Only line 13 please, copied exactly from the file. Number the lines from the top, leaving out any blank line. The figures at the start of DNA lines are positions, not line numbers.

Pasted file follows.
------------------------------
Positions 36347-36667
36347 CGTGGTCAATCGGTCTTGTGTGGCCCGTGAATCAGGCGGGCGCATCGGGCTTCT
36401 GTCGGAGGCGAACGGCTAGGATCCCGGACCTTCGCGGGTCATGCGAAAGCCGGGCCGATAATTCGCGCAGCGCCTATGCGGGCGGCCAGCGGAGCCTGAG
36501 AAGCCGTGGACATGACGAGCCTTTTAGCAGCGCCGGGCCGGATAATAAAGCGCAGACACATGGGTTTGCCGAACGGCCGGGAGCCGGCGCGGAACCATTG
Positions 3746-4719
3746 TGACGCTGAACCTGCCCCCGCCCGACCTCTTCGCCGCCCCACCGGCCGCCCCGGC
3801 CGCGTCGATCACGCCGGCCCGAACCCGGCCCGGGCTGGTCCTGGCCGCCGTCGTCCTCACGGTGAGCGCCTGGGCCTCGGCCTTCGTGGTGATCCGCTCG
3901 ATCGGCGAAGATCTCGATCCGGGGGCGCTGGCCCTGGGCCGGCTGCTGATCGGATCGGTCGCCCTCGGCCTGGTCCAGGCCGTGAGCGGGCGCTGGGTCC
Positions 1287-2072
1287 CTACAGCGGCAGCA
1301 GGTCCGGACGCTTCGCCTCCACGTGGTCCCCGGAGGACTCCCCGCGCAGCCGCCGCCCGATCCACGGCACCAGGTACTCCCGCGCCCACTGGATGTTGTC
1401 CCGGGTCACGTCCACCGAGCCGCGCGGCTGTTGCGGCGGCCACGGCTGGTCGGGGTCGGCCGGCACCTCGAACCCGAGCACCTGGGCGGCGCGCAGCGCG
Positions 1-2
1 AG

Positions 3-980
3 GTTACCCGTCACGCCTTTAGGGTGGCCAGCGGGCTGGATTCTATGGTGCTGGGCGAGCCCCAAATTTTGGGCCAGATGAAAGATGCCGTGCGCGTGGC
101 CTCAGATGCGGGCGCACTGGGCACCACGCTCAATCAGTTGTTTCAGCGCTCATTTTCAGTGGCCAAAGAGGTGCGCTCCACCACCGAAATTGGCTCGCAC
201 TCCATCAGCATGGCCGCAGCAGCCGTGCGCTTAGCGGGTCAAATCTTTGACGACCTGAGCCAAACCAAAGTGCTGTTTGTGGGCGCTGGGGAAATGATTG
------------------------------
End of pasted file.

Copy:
Positions 1-2